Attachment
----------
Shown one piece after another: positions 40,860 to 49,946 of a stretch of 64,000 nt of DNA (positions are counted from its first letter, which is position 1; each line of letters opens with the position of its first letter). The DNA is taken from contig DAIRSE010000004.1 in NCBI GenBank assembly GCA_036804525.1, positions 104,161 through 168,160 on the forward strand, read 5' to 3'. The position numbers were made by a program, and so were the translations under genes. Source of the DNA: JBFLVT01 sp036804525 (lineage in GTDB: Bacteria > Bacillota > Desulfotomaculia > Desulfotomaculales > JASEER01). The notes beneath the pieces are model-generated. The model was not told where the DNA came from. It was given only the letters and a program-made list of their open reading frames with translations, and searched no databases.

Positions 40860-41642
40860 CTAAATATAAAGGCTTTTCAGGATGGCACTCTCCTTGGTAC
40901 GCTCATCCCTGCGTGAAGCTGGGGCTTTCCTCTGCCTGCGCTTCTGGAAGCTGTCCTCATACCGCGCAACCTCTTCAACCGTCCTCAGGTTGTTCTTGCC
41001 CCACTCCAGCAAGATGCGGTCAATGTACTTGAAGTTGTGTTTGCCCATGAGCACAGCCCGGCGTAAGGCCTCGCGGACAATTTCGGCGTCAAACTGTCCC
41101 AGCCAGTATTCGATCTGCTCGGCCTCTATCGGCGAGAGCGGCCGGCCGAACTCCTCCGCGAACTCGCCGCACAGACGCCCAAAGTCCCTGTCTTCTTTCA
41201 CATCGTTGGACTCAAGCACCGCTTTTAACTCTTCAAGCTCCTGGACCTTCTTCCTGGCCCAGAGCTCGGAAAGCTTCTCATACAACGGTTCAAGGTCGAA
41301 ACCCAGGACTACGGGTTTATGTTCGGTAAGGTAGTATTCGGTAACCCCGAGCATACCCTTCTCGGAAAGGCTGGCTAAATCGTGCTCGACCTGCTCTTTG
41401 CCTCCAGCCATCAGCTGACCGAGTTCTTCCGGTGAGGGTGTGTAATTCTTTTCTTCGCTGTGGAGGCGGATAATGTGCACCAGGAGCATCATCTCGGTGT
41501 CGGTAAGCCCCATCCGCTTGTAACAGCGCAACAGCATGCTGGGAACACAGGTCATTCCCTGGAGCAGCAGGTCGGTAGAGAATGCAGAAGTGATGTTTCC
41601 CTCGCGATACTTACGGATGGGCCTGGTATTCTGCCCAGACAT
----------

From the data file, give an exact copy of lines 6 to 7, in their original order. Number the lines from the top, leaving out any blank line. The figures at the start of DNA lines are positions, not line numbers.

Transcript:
41101 AGCCAGTATTCGATCTGCTCGGCCTCTATCGGCGAGAGCGGCCGGCCGAACTCCTCCGCGAACTCGCCGCACAGACGCCCAAAGTCCCTGTCTTCTTTCA
41201 CATCGTTGGACTCAAGCACCGCTTTTAACTCTTCAAGCTCCTGGACCTTCTTCCTGGCCCAGAGCTCGGAAAGCTTCTCATACAACGGTTCAAGGTCGAA